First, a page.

Author Topic: WikiLeaks says more juveniles in Guantanamo  (Read 3241 times)

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Fanyajuu

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WikiLeaks says more juveniles in Guantanamo
« on: June 08, 2011, 18:36:12 PM »
WikiLeaks says more juveniles in Guantanamo
Wed Jun 8, 2011 4:3PM

An investigation of Detainee Assessment Briefs (DAB) and other classified documents published by WikiLeaks reveals that fifteen juveniles were detained at the Guantanamo Bay detention camp, three more than the U.S. State Department publicly acknowledged.

Highlights

Military documents recently wikileaked indicate that the number of children that have been imprisoned at Guantanamo is one-and-a-quarter times what the State Department has admitted to the public and almost twice as many as it reported to the UN Committee on the Rights of the Child. 

"This new report shows that even more children have been imprisoned at Guantanamo than our earlier research revealed," said Almerindo Ojeda, director of the center and principal investigators for its Guantanamo Testimonials Project. "This is one more reason for a full, independent, and transparent inquiry into the policies and practices of detention we have engaged in since 9/11."

Thirteen of the juvenile detainees have been released, while another has been convicted of war crimes and another is reported to have committed suicide at the age of 21.
Rights groups say it is important for the U.S. military to know the real age of those it detains because juveniles are entitled to special protection under international laws recognized by the United States. MSNBC

Facts & Figures

On April 24, 2011, the transparency organization Wikileaks began to release Detainee Assessment Briefs and other classified documents for all 779 Guantanamo prisoners. This revealed that military authorities have acknowledged that Abdul Samad, Ibrahim Umar al-Umar, Khalil Rahman Hafez, and Abdullah R. Razzaq were all imprisoned at Guantanamo as children. 

A 2008 study by the Guantanamo Testimonials Project found that the U.S. Department of State had underreported by 50 percent the number of juveniles seized and sent to Guantanamo. The State Department subsequently adjusted the number of juvenile detainees from eight to 12.
Hundreds of juvenile prisoners are still being held in Afghanistan and Iraq. In its submission to the UN in May, the Pentagon claimed that it had held "approximately 90" in Afghanistan since 2002, and was currently holding "approximately ten," and had held "approximately 2,400" in Iraq since 2003, and was currently holding "approximately 500." If Guantanamo is anything to go by, these figures may not be reliable at all.
RH/SM/KA

http://www.presstv.ir/usdetail/183792.html



Offline Fatma1

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Re: WikiLeaks says more juveniles in Guantanamo
« Reply #1 on: June 14, 2011, 10:56:55 AM »
WikiLeaks says more juveniles in Guantanamo
Wed Jun 8, 2011 4:3PM

An investigation of Detainee Assessment Briefs (DAB) and other classified documents published by WikiLeaks reveals that fifteen juveniles were detained at the Guantanamo Bay detention camp, three more than the U.S. State Department publicly acknowledged.

Highlights

Military documents recently wikileaked indicate that the number of children that have been imprisoned at Guantanamo is one-and-a-quarter times what the State Department has admitted to the public and almost twice as many as it reported to the UN Committee on the Rights of the Child.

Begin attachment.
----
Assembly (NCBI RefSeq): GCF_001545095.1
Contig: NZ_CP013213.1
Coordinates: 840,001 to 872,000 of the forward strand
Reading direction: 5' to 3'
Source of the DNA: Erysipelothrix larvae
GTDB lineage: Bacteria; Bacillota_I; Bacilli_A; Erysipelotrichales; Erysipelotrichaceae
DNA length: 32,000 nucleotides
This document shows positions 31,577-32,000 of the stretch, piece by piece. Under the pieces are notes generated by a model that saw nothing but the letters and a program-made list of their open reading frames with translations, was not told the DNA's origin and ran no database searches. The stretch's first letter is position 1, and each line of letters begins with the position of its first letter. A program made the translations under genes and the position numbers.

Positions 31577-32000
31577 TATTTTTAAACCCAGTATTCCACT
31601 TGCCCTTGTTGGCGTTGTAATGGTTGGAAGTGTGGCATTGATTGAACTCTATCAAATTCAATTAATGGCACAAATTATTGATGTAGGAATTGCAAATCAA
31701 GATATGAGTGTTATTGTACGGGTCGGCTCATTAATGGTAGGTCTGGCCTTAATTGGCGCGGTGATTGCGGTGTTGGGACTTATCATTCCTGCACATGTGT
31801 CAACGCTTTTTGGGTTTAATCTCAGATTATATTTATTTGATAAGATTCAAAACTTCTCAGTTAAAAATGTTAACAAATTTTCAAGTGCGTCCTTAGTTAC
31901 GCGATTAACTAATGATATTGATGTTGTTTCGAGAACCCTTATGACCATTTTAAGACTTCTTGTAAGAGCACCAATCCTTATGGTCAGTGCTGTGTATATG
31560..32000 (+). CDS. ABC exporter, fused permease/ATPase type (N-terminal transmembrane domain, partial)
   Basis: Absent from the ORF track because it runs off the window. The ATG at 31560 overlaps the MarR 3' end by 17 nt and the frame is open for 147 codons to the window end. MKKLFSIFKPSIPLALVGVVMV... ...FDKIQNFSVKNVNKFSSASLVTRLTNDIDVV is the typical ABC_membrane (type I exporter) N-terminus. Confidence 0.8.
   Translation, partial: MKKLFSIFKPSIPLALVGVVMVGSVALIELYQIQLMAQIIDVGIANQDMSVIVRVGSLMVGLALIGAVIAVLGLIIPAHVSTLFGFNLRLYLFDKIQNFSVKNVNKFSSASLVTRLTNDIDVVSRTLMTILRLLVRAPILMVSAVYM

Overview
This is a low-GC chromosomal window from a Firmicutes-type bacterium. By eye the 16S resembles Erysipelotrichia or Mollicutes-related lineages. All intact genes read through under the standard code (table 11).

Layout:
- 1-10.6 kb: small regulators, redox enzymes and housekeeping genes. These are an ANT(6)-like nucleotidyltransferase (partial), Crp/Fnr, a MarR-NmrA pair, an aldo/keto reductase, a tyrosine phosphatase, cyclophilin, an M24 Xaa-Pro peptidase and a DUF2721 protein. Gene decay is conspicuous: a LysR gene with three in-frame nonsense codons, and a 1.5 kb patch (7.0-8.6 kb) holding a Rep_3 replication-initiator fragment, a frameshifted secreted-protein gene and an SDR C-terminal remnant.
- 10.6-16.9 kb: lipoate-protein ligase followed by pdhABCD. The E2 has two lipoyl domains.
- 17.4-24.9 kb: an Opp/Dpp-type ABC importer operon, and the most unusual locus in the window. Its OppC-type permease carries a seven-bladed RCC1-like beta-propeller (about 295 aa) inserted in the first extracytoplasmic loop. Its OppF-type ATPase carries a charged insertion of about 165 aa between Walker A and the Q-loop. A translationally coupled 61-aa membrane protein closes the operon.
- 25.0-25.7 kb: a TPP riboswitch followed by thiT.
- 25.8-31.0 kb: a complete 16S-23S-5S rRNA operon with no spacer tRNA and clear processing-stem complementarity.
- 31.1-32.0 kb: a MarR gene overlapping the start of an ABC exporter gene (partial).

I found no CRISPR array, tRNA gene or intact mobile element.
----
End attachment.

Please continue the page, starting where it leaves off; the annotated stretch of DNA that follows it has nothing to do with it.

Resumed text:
"This new report shows that even more children have been imprisoned at Guantanamo than our earlier research revealed," said Almerindo Ojeda, director of the center and principal investigators for its Guantanamo Testimonials Project. "This is one more reason for a full, independent, and transparent inquiry into the policies and practices of detention we have engaged in since 9/11."

Thirteen of the juvenile detainees have been released, while another has been convicted of war crimes and another is reported to have committed suicide at the age of 21.
Rights groups say it is important for the U.S. military to know the real age of those it detains because juveniles are entitled to special protection under international laws recognized by the United States. MSNBC

Facts & Figures

On April 24, 2011, the transparency organization Wikileaks began to release Detainee Assessment Briefs and other classified documents for all 779 Guantanamo prisoners. This revealed that military authorities have acknowledged that Abdul Samad, Ibrahim Umar al-Umar, Khalil Rahman Hafez, and Abdullah R. Razzaq were all imprisoned at Guantanamo as children. 

A 2008 study by the Guantanamo Testimonials Project found that the U.S. Department of State had underreported by 50 percent the number of juveniles seized and sent to Guantanamo. The State Department subsequently adjusted the number of juvenile detainees from eight to 12.
Hundreds of juvenile prisoners are still being held in Afghanistan and Iraq. In its submission to the UN in May, the Pentagon claimed that it had held "approximately 90" in Afghanistan since 2002, and was currently holding "approximately ten," and had held "approximately 2,400" in Iraq since 2003, and was currently holding "approximately 500." If Guantanamo is anything to go by, these figures may not be reliable at all.
RH/SM/KA

http://www.presstv.ir/usdetail/183792.html




The American Government cant tell the truth to save their life's, thus, WikiLeaks is a wonderful thing.  Wikileaks is the objective media we dont have, that as a society we must have.  It is against International Law to put these children in prison, yet we continue to disregard laws that we insist others comply with. It's a sickening hypocrisy  that destroys our country as a whole.